The optimal control is normally computed using the Bellman equation, which results from a dynamic programming argument (Bertsekas and Tsitsiklis 1996). Instead, we will consider the restricted class of control problems for which C in (1) can be written as a KL divergence. As a particular case, we consider that \(\hat{R}\) is the sum of a control dependent term and a state dependent term. We further assume the existence of a ‘free’ (uncontrolled) dynamics qt(xt+1|xt), which can be any first order Markov process that assigns zero probability to physically impossible state transitions.

We quantify the control cost as the amount of deviation between pt(xt+1|xt,ut) and qt(xt+1|xt) in KL sense. Thus,
with R(x,t) an arbitrary state dependent control cost. Equation (1) becomes
Note, that C depends on the control u only through p. Thus, minimizing C with respect to u yields: \(0=\frac{dC}{du}=\frac{dC}{dp}\frac {dp}{du}\), where the minimization with respect to p is subject to the normalization constraint \(\sum_{x^{1:T}}p(x^{1:T}|x^{0})=1\). Therefore, a sufficient condition for the optimal control is to set \(\frac{dC}{dp}=0\). The result of this KL minimization is well known and yields the “Boltzmann distribution”
and the optimal cost
where Z(x0) is a normalization constant (see Appendix A). In other words, the optimal control solution is the (normalized) product of the free dynamics and the exponentiated costs. It is a distribution that avoids states of high R, at the same time deviating from q as little as possible. Note that since q is a first order Markov process, p in (5) is a first order Markov process as well.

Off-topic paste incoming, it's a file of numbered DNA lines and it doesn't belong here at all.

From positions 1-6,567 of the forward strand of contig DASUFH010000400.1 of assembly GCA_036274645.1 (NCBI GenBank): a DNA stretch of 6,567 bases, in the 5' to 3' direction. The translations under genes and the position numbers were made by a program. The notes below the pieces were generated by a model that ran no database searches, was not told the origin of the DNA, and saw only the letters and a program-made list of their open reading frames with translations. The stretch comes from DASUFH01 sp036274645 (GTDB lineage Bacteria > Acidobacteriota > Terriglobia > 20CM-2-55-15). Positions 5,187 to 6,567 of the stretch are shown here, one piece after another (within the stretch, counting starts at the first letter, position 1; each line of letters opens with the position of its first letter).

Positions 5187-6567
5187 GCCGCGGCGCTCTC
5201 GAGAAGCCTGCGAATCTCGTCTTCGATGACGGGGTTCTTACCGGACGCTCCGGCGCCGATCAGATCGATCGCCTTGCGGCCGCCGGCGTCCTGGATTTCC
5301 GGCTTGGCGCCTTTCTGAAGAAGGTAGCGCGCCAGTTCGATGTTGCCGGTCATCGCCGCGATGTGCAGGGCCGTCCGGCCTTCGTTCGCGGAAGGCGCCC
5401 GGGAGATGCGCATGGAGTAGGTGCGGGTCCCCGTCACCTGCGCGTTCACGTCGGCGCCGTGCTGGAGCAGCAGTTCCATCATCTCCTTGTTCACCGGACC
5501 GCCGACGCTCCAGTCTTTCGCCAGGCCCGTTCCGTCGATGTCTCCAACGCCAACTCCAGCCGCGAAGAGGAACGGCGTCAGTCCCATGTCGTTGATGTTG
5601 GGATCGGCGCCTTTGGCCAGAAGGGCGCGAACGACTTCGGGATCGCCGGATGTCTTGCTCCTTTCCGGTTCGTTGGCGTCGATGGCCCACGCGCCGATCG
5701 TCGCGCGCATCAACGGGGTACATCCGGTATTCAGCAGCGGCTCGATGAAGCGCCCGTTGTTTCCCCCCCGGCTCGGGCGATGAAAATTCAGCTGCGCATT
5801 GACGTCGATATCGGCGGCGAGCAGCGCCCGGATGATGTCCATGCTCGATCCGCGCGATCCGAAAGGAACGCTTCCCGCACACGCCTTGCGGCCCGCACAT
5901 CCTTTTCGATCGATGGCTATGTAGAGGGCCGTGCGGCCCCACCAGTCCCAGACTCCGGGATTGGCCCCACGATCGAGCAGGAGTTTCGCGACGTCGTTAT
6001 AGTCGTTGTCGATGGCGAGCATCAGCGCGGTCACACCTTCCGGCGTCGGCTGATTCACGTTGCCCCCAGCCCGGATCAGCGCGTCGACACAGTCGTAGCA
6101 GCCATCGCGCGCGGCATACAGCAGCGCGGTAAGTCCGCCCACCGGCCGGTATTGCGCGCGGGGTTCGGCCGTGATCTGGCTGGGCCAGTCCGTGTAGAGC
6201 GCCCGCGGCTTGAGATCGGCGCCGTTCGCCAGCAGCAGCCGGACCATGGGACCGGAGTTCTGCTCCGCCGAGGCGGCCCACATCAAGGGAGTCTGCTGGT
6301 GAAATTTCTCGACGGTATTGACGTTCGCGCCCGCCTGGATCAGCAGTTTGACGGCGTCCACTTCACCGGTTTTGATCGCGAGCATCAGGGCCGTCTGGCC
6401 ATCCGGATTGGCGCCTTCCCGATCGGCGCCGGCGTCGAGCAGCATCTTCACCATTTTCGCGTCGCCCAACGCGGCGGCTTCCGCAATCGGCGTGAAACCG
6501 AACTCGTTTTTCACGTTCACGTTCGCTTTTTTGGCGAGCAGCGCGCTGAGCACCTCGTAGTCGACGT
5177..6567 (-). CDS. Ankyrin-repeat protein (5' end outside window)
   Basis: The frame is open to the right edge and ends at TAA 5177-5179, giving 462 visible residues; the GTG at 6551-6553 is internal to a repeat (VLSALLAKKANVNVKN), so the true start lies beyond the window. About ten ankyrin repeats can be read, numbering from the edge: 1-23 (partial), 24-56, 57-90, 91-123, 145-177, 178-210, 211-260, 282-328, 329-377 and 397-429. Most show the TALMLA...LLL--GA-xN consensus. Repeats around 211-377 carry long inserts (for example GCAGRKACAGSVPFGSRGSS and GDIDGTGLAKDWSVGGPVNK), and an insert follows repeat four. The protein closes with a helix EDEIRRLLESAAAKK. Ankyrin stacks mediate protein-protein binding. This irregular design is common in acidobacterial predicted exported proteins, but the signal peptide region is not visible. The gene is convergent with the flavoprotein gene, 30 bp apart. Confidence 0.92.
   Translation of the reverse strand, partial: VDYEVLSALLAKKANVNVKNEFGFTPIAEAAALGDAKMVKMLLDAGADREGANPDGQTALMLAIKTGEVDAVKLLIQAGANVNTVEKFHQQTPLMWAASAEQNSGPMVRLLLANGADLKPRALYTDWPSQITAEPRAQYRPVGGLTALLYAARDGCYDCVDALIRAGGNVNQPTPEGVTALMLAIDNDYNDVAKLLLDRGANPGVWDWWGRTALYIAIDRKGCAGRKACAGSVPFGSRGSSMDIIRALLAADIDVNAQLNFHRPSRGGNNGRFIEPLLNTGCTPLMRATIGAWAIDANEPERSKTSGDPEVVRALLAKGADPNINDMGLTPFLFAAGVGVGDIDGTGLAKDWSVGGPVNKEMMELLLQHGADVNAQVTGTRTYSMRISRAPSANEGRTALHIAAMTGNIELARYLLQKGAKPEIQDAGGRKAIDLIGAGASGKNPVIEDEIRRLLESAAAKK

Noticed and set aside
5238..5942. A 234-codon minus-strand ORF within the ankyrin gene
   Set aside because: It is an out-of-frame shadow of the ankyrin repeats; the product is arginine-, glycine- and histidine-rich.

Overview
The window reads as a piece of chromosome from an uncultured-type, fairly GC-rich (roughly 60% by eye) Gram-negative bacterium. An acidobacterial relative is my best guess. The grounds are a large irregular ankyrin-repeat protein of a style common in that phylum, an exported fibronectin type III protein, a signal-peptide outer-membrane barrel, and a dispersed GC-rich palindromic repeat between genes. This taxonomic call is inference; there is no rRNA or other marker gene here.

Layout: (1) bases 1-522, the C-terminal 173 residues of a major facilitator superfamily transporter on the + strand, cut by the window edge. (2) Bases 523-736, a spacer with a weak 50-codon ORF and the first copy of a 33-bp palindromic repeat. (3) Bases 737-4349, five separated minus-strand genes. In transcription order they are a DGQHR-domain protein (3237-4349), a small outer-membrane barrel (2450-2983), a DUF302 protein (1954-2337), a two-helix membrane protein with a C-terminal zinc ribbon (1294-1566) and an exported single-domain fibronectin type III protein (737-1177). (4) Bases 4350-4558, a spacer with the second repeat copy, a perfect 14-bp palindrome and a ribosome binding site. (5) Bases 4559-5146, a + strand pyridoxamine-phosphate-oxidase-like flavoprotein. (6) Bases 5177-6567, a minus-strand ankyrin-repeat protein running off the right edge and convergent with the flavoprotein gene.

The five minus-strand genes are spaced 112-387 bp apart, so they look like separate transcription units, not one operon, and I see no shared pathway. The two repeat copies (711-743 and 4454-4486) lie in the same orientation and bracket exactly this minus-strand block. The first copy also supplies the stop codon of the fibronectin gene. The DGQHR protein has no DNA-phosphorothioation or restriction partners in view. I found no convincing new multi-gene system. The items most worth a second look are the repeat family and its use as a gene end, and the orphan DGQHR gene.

The optimal control in the current state x0 at the current time t=0 is given by the marginal probability
This is a standard graphical model inference problem, with p given by (5). Since ψ is a chain, we can compute p(x1|x0) by backward message passing:
The interpretation of the Bellman equation as message passing for the KL control problems was first established in Todorov (2008). The difference between the KL control computation and the standard computation using the Bellman equation is schematically illustrated in Fig. 1.
Fig. 1

Overview of the approaches to computing the optimal control. (Top left) The general optimal control problem is formulated as a state transition model p that depends on the control (or policy) u and a cost C(u) that is the expected \(\hat{R}\) with respect to the controlled dynamics p. The optimal control is given by the u that minimizes a cost C(u). (Top right) The traditional approach is to introduce the notion of cost-to-go or value function J, which satisfies the Bellman equation. The Bellman equation is derived using a dynamic programming argument. (Bottom right) For large problems, an approximate representation of J is used to solve the Bellman equation which yields the optimal control. (Bottom left) The approach in this paper is to consider a class of control problems for which C is written as a KL divergence. The computation of the optimal control (optimal p) becomes a statistical inference problem, that can be approximated using standard approximate inference methods

The optimal cost, (6), is minus the log partition sum and is the expectation value of the exponentiated state costs \(\sum_{t=0}^{T}R(x^{t},t)\) under the uncontrolled dynamics q. This is a surprising result, because it means that we have a closed form solution for the optimal cost-to-go C(x0,p) in terms of the known quantities q and R.